Densho Digital Archive
Preserving California's Japantowns Collection
Title: George Hiromoto Interview
Narrator: George Hiromoto
Interviewers: Donna Graves (primary); Jill Shiraki (secondary)
Location: Clarksburg, California
Date: October 2, 2012
Densho ID: denshovh-hgeorge_3-01-0009

<Begin Segment 9>

DG: So can you describe when your family came back from Gila River?

GH: Yeah, we came back July of 1946, I think it was.

DG: And the land your dad had leased before, were you able to get the lease back?

GH: Yeah, because the ones that owned the grounds were our friends. So we told 'em, "Lease us the ground and we'll farm," and they went along with that.

DG: Who did you lease to? Oh, Hollenbeck.

GH: Yeah.

DG: So who farmed it during the war?

GH: During the war? Oh, they took care and they farmed it themselves. They had some helpers.

DG: Do you think they might have had Mexican workers during the war that...

GH: Very few, very few. The leader of the Mexican is, only one of the leaders were camp, the leader, they had the men, foremen, we called it foremen, they used to have a camp of their own, and they had forty, fifty men, and whoever wants help, they used to send them to the farm, take it easy, men on the bus to the farm, like cutting asparagus or driving tractor.

DG: It's just that during the war they had that program called the Bracero program.

GH: Braceros, after the war.

DG: Well, it actually started during the war. I'm wondering whether some of this probably --

GH: No, after the war, bracero. I had that. The association that took care of the Mexican... so what they do, we had association in Stockton, and so they used to get all the group from Mexico and Stockton, wherever, and we had to be a member of the organization where they handle these Mexican workers. So we used to have a bracero working for us. Whatever we need for tomatoes, you know, like if you need forty, fifty men, we'd request forty, fifty men over there at the Stockton Association, they bring it to us, and we have a camp here in the ranch, and we put them in there.

DG: What was the name of that association?

GH: San Joaquin Labor Association.

DG: San Joaquin Labor Association. Is the camp still there?

GH: I think they tore it down. There were a lot of camps there they tore down.

DG: So the one on your property is gone?

GH: Yeah, it's gone.

DG: So back to July 1946, did your whole family come back at once?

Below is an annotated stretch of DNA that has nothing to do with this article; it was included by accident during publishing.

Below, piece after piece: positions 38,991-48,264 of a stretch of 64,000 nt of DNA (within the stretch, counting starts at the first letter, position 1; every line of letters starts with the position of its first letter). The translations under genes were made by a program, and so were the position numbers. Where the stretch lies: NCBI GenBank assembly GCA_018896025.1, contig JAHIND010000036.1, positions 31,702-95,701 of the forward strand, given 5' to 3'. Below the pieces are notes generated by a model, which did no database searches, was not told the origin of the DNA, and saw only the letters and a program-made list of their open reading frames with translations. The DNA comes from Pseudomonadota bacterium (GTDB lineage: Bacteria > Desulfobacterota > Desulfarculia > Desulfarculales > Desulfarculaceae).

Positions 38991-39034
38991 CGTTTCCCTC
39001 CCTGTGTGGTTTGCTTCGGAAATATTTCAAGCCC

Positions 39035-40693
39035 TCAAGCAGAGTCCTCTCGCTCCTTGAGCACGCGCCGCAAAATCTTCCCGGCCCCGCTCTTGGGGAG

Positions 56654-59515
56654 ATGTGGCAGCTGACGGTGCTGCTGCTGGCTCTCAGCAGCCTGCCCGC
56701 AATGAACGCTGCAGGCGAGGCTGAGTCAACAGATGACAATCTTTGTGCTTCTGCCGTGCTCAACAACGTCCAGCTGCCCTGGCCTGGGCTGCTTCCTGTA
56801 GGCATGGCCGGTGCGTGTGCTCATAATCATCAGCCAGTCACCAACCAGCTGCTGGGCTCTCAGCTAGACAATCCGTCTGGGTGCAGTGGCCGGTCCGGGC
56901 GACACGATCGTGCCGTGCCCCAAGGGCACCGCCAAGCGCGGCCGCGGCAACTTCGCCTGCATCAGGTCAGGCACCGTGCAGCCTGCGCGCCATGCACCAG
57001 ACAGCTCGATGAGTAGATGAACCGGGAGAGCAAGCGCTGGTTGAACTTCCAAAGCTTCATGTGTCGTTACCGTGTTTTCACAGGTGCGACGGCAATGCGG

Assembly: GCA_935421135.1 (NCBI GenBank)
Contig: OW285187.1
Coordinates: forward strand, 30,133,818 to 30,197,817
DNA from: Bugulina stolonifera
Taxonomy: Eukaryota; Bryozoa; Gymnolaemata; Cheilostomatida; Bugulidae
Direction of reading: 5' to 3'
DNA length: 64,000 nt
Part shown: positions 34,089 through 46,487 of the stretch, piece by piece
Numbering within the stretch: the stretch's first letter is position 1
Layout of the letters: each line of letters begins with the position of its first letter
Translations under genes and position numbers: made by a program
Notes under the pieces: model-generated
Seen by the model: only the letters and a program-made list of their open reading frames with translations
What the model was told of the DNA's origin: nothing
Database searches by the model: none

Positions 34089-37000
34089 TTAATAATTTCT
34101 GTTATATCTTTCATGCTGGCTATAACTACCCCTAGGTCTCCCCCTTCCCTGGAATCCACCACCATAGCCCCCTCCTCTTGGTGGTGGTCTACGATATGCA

GH: Yeah. Our family, we came back, and they we stayed over. Because landlord was our friend, so we stayed over there and we farmed there, and eventually we bought the land.

DG: Where did you live when you came back?

GH: From here about 4 miles from here, 3, 4 miles from here. Solano County -- this Yolo, see, we're Yolo -- Solano is a mile from here. South is Solano County. Solano County, like Rio Vista... let's see, Rio Vista is Solano County. And Ryer Island, Solano is part of Clarksburg here, Solano County, and then the north side is Yolo County.

DG: But so did you find a house to rent? Where did you live when you returned?

GH: Oh, this farm friend, the landowner's friend, we stayed there.

DG: In the house you lived in before?

GH: Yeah.

DG: So it had been empty?

GH: Well, I think they had Mexican in there, so they took all our property out of there. I don't know who they were, but anyway, we kept it in one room, and came back, that room was empty.

DG: Is that house still standing?

GH: Yeah.

DG: Where is it?

GH: Oh, it's about three miles from here. Another Japanese family is over there.

DG: On which street?

GH: Oh, on this levee, Joaquina, this is Joaquina.

DG: The name of the street --

GH: If you want to drive, you could drive this levee and go around and all the way, and when you see the bridge, that's Jefferson Boulevard. So when you go Jefferson you know where you are. Where you going back tonight, to West Sac?

JS: We're actually going to go to the Gakuen and meet some --

GH: Oh, yeah, if you're going Gakuen, you've got to -- oh, you could go this way, too, go up the levee and go a couple of miles and you could see Gakuen. There's the Courtland Highway, and then as you go down, there's, basically go down to the school.

DG: I'm just curious about the house you were in.

GH: Well, I told you you could go that way and you can't miss it. It's a two story house.

DG: What's the address?

GH: We used to have a mail 200, you know, Route 1, Box 200.

Off camera: Not anymore.

GH: No, they changed it. There's a Japanese family there, I think they bought the place.

DG: And it's Joaquin?

GH: Joaquina. Joaquina is this levee road, and this way -- which way did you come, from the bottom? Joaquina or did you come on Morris Road?

DG: Morris Road.

GH: Morris Road, yeah.

<End Segment 9> - Copyright © 2012 Densho and Preserving California's Japantowns. All Rights Reserved.